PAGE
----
VAT exemption for the management of investment funds
The Court of Justice of the European Union (hereafter: “CJEU”) and the Dutch courts have issued a number of rulings in relation to the VAT exemption for the management of investment funds. Some issues have been clarified, but new questions have also come up. In this perspective we set out the most relevant issues that investment funds as well as their managers may face in practice.
10 September 2018
Background of the exemption
CJEU case law is clear that the purpose of the exemption is to facilitate investment in securities for investors by means of investment undertakings. The exemption intends to ensure that the VAT system is fiscally neutral when it comes to the choice between direct investments in assets and investment through undertakings for collective investment.
Two conditions have to be fulfilled in order to apply the VAT exemption. Firstly, the customer must be a “special investment fund” (hereafter: “SIF”) and, secondly, the service must qualify as “management”. It is important to keep in mind that both terms should be read in the context of European VAT and their meaning may deviate from that of their daily use.
What is a SIF?
From CJEU case law we know that UCITS funds are SIFs. Funds that do not qualify as UCITS but are comparable to UCITS funds are also SIFs if they display identical characteristics. According to the CJEU, the following conditions must be fulfilled for a fund to be regarded as comparable to a UCITS fund.
1. Pooling of assets by more than one investor
Firstly, the assets must be pooled by more than one investor.
There is a question about whether there is a requirement for the assets pooled by a participant to represent a minimum value of investment or a minimum percentage of the total investment in order to meet this condition. Based on a literal interpretation of the condition it should be sufficient to have a fund with two participants. However, by this interpretation if one participant represents a very small fraction of the assets (e.g. 0.01% vs 99.9%) the condition might lose its meaning. Our view is that this condition is met if the participation is not insignificant in absolute or relative terms.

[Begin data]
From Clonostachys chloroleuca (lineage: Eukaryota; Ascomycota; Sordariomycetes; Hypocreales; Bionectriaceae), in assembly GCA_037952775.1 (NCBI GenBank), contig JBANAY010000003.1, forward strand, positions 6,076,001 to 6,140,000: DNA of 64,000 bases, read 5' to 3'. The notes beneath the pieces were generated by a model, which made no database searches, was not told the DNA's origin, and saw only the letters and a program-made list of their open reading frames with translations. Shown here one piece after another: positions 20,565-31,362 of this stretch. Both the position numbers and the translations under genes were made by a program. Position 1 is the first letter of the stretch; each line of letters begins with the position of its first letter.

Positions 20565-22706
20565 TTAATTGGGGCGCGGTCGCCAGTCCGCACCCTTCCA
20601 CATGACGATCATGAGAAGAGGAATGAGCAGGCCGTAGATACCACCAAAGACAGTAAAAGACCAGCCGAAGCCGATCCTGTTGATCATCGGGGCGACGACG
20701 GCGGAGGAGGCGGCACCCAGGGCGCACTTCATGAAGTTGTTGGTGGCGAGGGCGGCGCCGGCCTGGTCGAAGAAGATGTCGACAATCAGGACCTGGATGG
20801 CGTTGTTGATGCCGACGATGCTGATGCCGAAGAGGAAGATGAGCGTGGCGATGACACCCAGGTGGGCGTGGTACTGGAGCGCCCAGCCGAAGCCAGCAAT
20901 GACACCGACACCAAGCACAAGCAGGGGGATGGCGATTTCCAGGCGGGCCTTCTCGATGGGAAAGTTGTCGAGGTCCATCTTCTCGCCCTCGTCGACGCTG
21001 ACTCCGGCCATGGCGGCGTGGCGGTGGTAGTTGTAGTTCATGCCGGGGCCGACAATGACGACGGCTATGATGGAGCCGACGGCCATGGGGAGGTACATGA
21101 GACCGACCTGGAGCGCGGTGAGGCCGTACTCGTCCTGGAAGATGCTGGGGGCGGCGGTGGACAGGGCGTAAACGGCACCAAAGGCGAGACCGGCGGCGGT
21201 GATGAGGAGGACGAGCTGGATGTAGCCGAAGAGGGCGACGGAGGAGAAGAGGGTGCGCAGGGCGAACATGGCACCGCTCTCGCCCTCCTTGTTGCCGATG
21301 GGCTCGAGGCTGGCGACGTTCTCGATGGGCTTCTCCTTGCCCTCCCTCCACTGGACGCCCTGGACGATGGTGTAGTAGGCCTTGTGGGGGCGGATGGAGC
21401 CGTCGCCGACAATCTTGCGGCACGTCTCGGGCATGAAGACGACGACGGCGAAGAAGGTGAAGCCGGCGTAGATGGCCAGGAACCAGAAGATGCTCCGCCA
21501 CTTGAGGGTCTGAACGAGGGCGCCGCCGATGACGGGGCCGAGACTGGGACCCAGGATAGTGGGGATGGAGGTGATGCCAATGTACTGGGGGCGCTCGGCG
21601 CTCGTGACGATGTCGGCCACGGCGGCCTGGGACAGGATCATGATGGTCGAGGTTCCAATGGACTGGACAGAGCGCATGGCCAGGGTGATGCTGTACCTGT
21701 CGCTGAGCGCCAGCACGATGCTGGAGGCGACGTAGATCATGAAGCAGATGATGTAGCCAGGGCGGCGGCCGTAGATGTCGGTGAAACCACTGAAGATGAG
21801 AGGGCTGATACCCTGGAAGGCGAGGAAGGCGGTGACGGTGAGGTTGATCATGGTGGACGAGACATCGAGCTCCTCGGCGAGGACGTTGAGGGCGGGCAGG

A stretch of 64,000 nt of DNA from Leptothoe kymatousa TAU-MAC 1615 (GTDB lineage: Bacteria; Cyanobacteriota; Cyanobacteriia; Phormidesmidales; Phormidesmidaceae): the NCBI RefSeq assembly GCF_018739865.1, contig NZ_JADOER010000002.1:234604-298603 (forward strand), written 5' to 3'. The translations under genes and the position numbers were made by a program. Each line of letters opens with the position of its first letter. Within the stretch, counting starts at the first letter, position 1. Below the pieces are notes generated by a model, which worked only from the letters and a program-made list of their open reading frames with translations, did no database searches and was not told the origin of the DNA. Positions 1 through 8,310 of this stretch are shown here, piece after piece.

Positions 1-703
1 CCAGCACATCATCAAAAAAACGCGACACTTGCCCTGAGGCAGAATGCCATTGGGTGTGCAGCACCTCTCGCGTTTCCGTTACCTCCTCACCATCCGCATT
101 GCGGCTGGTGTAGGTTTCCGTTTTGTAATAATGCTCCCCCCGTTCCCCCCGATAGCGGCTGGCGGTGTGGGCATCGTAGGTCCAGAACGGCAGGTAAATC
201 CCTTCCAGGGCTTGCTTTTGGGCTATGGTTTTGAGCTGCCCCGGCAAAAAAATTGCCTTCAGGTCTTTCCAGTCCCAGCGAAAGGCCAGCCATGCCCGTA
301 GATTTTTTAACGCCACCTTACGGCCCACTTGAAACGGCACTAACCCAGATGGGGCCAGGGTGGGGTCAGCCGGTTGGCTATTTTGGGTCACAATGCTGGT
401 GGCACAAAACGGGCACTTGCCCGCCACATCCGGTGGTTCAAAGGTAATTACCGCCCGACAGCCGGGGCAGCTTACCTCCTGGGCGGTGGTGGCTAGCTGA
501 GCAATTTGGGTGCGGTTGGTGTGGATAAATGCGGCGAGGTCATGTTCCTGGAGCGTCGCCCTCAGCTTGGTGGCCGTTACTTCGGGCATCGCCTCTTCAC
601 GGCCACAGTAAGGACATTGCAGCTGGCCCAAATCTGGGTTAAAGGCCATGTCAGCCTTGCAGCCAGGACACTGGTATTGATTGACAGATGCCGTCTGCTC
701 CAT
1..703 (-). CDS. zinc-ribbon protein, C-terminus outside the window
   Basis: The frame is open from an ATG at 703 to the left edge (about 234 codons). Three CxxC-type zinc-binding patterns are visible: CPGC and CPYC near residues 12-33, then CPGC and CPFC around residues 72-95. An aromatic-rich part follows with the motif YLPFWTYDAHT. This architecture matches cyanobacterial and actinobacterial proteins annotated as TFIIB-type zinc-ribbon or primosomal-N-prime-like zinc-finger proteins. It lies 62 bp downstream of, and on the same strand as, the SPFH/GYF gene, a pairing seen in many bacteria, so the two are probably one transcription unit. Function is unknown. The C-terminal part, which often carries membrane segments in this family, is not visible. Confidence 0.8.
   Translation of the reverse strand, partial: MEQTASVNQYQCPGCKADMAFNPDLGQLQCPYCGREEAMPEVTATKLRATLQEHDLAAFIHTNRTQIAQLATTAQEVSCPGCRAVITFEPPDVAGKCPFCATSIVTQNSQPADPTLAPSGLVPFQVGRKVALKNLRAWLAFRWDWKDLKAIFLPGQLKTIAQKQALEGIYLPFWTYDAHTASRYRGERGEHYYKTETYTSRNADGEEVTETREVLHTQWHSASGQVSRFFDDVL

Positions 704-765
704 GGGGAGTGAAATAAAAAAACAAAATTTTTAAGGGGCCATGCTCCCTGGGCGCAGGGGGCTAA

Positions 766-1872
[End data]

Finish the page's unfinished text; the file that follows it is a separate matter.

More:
In practice, there can be a fine line between individual investment and collective investment. For example, if a group of individuals invests in standard portfolios with different risk profiles, where these portfolios are composed by their asset manager and the investors have no say in the investment strategy of these portfolios, this could be considered to be individual fund management for regulatory purposes. However, from a VAT perspective it is de facto comparable to collective fund management. This issue is now pending before the Dutch court.
2. Risk-spreading principle
Secondly, the contributions of the participants must be invested in line with the principle of risk-spreading. The type of asset the contribution of the participants is invested in is irrelevant when considering whether this condition is fulfilled.
In practice, we see little discussion on this condition.
3. Investment risk borne by the participants
Thirdly, the investment risk must be borne by the participants. In practice, discussions primarily arise when it comes to pension funds.
The CJEU ruled that a pension fund executing defined benefit schemes does not fulfill this condition. The main reasoning is that the investment risk is not borne by the participants as the pension is determined upfront irrespective of the actual investment results. The opposite is the case for defined contribution schemes. According to the CJEU pension funds executing defined contribution schemes can qualify as SIFs.
There is a question about how to deal with (i) hybrid pension schemes that carry elements of both types of pension schemes; and (ii) pension funds carrying out different schemes.
For hybrid schemes this is partly answered by the Dutch Supreme Court. In short, the Dutch Supreme Court ruled that a pension scheme based on the number of working years and the average salary, does not fulfill the condition that the investment risk is borne by the participants, even though the participants bore some of the risk. The Dutch tax authorities take the point of view that only a pure defined contribution scheme can qualify for the exemption. Nevertheless, it is our view that if the factual background of the situation of the pension fund deviates sufficiently (i.e. by more than just some minor details) it might be worth taking the discussion to court.
With regard to pension funds carrying out different schemes, it is our view that the applicability of the exemption should be examined at a pension scheme level and not on the level of the pension fund.
4. Regulatory supervision
Lastly, the fund must be subject to specific state supervision similar to an UCITS fund. This requirement is fairly new and was introduced by the CJEU in 2016.
Other investment fund types that do not fall within the scope of the UCITS directive, can be subject to other regulatory schemes based on national legislation or EU legislation, such as – for example – the Alternative Investment Fund Managers Directive (hereafter: “AIFM directive”). The AIFM directive has a broader scope than the UCITS directive and mainly contains a regulatory framework for managers of investment funds. In addition, the MiFID II contains supervisory rules for – among others – services provided by Collateral Managers to special purpose entities in CDO, CBO and CLO transactions.